It was not a “Ferguson issue” at all, and Holder’s attempt to link one incident with the other is indicative of the racialist mindset that infected the DOJ during his tenure. A racialist mindset that apparently remains intact enough to replace the New York FBI agents who have been investigating the case with agents from outside the city, according to five federal officials in New York and Washington.

Unsurprisingly, New York’s hard-left Mayor Bill de Blasio was ecstatic with the latest turn of events. “I’m sure [Loretta Lynch] has her reasons for what she’s done, and our message to her is we will cooperate in any way she asks,” de Blasio told reporters. “I think everyone wants to see things move speedily, but I respect her decision, certainly.”

A federal source familiar with the case begged to differ, stating, “Yet another example of our racially charged mayor ignoring the facts, our initial investigation and now turning his back on hard-working federal law-enforcement officers, as he’s done with the men and women of the NYPD.”

One of Officer Pantaleo’s lawyers, Stuart London, puts Lynch’s dubious maneuver in the proper perspective. “If it is true that the Justice Department is rejecting the recommendations of seasoned FBI agents and assistant United States attorneys, this is a gross miscarriage of justice,” he stated. “In our system of justice, politics should never take the place of the rule of law.”

And the FBI should never destroy evidence or purposely ignore it in the Clinton email case, and Loretta Lynch should have never met with Bill Clinton on an airport tarmac while his wife was under investigation. But that’s the nation we currently live in, one where politics has most definitely supplanted Rule of Law within one of the most corrupt administrations in the nation’s history. One that seeks an indictment against a police officer to “appease this angry mob of demonstrators,” said a federal source.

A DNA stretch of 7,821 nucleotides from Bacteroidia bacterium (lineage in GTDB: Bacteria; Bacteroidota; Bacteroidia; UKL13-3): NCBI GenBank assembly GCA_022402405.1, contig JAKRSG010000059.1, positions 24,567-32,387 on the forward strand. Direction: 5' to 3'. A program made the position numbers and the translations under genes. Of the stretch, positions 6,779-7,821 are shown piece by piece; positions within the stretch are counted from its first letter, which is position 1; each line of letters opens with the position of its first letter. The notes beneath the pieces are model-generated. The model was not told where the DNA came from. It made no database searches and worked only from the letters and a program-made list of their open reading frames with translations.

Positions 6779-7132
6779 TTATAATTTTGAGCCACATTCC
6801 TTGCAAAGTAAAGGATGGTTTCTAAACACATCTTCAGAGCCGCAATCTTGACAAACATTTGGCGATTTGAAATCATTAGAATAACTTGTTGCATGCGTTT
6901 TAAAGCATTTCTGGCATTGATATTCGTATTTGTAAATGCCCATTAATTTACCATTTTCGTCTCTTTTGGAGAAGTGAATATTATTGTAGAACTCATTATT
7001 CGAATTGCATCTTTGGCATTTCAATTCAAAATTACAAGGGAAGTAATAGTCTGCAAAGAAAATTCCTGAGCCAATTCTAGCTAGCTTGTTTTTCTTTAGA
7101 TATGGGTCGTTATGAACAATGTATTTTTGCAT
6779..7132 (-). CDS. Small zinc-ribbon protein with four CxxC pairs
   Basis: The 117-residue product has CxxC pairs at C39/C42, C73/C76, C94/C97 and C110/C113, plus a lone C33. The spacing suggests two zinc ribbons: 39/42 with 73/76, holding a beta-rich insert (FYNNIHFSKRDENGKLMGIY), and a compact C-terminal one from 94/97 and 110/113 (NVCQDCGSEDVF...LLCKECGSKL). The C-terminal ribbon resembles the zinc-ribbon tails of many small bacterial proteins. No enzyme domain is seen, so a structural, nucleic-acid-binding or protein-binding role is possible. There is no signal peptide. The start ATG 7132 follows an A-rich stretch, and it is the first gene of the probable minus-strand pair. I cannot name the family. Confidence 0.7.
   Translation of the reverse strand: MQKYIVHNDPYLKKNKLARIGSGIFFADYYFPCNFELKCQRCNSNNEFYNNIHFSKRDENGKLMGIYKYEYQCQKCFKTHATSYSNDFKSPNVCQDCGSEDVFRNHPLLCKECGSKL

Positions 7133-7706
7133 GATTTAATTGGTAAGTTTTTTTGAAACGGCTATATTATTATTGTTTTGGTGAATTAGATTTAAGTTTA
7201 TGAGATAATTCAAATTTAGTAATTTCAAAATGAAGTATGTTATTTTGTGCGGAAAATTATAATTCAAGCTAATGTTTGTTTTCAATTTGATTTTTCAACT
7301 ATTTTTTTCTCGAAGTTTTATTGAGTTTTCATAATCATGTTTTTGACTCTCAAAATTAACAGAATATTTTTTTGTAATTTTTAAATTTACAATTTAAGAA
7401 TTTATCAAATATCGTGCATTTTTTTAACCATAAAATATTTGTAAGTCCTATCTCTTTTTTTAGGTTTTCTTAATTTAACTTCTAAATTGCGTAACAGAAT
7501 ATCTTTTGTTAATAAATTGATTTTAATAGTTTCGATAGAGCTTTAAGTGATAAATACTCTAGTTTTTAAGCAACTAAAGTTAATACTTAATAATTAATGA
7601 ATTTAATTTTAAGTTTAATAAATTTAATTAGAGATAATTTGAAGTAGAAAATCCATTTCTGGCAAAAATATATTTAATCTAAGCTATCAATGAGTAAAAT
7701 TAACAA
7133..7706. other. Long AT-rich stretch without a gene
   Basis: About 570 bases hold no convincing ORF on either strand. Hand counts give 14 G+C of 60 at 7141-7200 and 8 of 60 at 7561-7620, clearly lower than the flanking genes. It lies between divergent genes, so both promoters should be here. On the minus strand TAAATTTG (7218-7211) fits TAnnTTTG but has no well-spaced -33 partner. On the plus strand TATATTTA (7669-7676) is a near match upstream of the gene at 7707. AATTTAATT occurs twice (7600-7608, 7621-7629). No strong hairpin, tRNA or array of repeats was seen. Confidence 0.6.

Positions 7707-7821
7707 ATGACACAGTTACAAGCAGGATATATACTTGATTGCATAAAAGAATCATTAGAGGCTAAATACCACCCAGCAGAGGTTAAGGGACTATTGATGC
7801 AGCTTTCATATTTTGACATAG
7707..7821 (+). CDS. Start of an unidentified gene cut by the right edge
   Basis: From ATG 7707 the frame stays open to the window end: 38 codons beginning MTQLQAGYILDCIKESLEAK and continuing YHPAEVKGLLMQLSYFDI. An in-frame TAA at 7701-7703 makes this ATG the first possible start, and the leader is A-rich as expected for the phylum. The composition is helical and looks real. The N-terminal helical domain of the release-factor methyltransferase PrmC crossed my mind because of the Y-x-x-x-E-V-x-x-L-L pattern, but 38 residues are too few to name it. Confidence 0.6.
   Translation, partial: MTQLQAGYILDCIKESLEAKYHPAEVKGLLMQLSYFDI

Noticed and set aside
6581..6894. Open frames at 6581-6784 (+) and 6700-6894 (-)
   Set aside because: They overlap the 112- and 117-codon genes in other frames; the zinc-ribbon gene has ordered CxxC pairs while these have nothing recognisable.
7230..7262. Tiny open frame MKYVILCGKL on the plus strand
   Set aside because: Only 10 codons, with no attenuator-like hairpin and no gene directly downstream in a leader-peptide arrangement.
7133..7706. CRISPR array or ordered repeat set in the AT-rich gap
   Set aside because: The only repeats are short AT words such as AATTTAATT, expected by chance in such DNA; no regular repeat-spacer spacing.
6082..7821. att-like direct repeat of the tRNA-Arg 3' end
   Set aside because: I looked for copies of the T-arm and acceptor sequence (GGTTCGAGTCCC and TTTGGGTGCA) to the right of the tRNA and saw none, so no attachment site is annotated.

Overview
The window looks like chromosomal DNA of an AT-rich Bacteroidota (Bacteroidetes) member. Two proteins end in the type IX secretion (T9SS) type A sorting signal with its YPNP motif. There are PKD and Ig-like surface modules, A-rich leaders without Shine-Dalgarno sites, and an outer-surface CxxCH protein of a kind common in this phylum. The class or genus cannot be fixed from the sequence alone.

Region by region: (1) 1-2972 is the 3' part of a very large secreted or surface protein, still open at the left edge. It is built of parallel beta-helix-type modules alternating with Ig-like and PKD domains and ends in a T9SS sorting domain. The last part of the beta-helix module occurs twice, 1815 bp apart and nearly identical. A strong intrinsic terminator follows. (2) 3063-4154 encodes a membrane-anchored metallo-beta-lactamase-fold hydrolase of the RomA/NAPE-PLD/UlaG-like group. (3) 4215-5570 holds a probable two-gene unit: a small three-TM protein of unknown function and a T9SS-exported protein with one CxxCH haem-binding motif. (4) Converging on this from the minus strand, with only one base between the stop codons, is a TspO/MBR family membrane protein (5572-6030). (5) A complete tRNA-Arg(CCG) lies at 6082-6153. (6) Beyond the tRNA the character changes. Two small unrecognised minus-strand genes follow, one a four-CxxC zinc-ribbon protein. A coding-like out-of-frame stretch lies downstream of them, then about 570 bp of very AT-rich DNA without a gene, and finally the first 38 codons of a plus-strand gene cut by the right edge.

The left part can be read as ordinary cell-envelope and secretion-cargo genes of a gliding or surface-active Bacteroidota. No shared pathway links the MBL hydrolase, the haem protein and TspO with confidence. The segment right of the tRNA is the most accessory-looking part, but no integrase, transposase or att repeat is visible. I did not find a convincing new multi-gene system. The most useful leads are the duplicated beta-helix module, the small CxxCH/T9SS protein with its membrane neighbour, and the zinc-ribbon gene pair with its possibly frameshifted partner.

As of now, evidence has been presented to a grand jury that has yet to vote on it. If they move forward with an indictment, it is likely the disagreement between federal officials in New York and Washington will be put front and center.

It cannot be emphasized enough that while the presidential election is about many things, preserving Rule of Law is the most important. The election of Hillary Clinton would be seen as many things, but first and foremost it would be seen as the electorate’s endorsement of the wholesale corruption evinced by the nation’s highest law enforcement agencies. Donald Trump is a highly flawed candidate, but there is a gargantuan difference between electing a president who might be problematic, and electing one with a demonstrated track record of malfeasance and utter contempt for national security.

Columnist Debra J. Saunders notes the contemptible double-standard that currently exists. “The bar is so unreasonably high there is no way prosecutors can establish if Clinton meant to break the law, but the Justice Department has few qualms about presuming the worst about beat cops,” she writes.

Obviously, the stunning announcement the FBI is re-opening an investigation they never should have closed might have altered that equation — if the nation’s thoroughly compromised attorney general applied the same standard of justice to presidential candidates and beat cops alike. As USA Today revealed, Lynch objected to FBI Director James Comey notifying Congress about the latest developments.

Prediction: Pantaleo gets indicted, Clinton doesn’t, and the double-standard survives — as long as Lynch remains in charge of the DOJ.